Clearly I wasn’t the only music obsessive clinging to the little hard drive, taking comfort each time that tiny hard drive whirred to a start at the beginning of my morning commute. I took solace in the knowledge that, even as my subway train plunged into the subterranean depths below New York City where no cell signals could penetrate, I’d still have access to every song Stephen Malkmus had ever penned and each syllable the RZA ever rapped.

I recall a story that John Roderick once told on his excellent podcast Roderick on the Line (which I listened to, naturally, on one of many loyal iPods) about former Death Cab for Cutie guitarist (and indie rock superproducer) Chris Walla. Upon hearing the news that Converse was moving its manufacturing to China, Walla went out and bought as many cream color Chuck Taylor low top as he could get his hands on. He kept them in an undisclosed location in order to swap out a new pair each time he’d burned through another pair —a relatively frequent occurrence as any loyal wearer of Converse All-Stars will tell you.

Add buying a million iPod Classics to the long list of things I’ll do when I win the lottery.

Add buying a million iPod Classics to the long list of things I’ll do when I win the lottery (or the deadbeats at Digital Trends finally start paying me that seven-figure salary). In the meantime, sadly, I’m stuck coddling my current model, a reformed black aluminum unit, as if it were the baby at the end of Children of Men. There just may never be another one like it, and as much as I love my smartphone and Spotify, there are some itches licensed streaming content and 32GB of built-in storage will never be able to scratch —itches with names like Harry Nilsson’s Monkees demos.

I realized something recently —even before all of this sad news out of Cupertino. As music grows more accessible and discovery more passive through the proliferation of streaming services, perhaps it won’t be favorite albums and records that we hold onto with dear life. Maybe for many of us, the familiar comfort in the face of perpetual change will come in the form of the gadgets we just can’t abandoned.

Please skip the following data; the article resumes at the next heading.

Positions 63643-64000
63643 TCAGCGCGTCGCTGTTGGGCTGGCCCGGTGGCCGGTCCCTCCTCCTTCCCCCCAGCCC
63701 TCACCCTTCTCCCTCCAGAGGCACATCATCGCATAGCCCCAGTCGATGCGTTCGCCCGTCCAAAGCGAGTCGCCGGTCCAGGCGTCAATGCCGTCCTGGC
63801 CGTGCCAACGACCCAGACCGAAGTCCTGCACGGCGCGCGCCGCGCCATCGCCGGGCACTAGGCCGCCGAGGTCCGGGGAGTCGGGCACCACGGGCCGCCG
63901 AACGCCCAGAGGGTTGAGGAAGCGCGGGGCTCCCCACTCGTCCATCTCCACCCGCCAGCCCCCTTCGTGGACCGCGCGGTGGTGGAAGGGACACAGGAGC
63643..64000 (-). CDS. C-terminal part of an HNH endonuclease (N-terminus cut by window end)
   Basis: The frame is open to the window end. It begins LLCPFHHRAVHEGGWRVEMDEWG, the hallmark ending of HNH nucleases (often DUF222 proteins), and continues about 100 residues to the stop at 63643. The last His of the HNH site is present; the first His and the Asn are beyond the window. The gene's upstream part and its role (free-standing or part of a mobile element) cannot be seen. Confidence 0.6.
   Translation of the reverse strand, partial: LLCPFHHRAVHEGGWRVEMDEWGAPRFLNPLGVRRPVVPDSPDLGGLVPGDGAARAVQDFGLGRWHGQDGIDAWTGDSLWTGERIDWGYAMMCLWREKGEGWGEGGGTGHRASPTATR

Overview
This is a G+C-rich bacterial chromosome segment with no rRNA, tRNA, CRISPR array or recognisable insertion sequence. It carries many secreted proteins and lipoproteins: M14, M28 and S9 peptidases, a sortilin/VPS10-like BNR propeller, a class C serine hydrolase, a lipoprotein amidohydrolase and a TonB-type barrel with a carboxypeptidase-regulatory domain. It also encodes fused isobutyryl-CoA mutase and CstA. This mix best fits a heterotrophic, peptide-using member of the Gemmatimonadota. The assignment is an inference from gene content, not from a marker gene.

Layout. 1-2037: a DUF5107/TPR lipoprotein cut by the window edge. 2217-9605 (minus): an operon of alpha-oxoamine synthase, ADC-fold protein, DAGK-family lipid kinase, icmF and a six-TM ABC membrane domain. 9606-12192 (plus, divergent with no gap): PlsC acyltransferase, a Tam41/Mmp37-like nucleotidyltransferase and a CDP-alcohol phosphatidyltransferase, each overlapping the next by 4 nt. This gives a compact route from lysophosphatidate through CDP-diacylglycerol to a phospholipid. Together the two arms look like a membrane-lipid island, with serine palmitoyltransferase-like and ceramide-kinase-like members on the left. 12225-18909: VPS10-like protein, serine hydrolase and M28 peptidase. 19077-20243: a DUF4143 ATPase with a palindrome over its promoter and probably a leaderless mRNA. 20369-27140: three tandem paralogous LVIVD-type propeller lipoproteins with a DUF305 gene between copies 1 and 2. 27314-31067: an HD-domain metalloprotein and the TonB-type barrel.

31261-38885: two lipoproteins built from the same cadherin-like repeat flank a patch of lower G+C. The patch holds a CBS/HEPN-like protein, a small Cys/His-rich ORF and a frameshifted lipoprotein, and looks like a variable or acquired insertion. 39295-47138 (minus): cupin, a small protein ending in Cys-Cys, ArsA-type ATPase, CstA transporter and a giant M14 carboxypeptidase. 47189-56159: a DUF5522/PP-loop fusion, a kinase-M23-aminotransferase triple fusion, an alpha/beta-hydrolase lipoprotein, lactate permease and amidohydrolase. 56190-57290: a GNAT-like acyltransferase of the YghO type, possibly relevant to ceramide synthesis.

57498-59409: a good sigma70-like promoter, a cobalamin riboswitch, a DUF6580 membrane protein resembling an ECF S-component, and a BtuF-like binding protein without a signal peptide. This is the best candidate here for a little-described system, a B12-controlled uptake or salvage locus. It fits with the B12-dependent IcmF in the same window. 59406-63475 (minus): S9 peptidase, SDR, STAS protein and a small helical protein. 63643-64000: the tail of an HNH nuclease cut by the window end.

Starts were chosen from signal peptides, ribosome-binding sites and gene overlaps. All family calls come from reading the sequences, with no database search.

Who among us, early adopters included, hasn’t held onto a device well after planned obsolescence with the knowledge that future generations will never quite fulfill the continued needs of the past? Maybe our iPods and laptops will be our Billy Joels and Bruce Springsteens. All right, maybe not. But with the iPod Classic now gone, part of me feels as if one my favorite bands just broke up. There are other devices out there and second-hand resellers, sure, but everyone knows that reunion shows just aren’t the same thing.

And I don’t care what the naysayers and touchscreeners say. iPod Classic, as far as I’m concerned, you went out on top. Thanks for all the gigabytes.

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Brian Heater
Brian Heater has worked at number of tech pubs, including Engadget, PCMag and Laptop. His writing has appeared in Spin…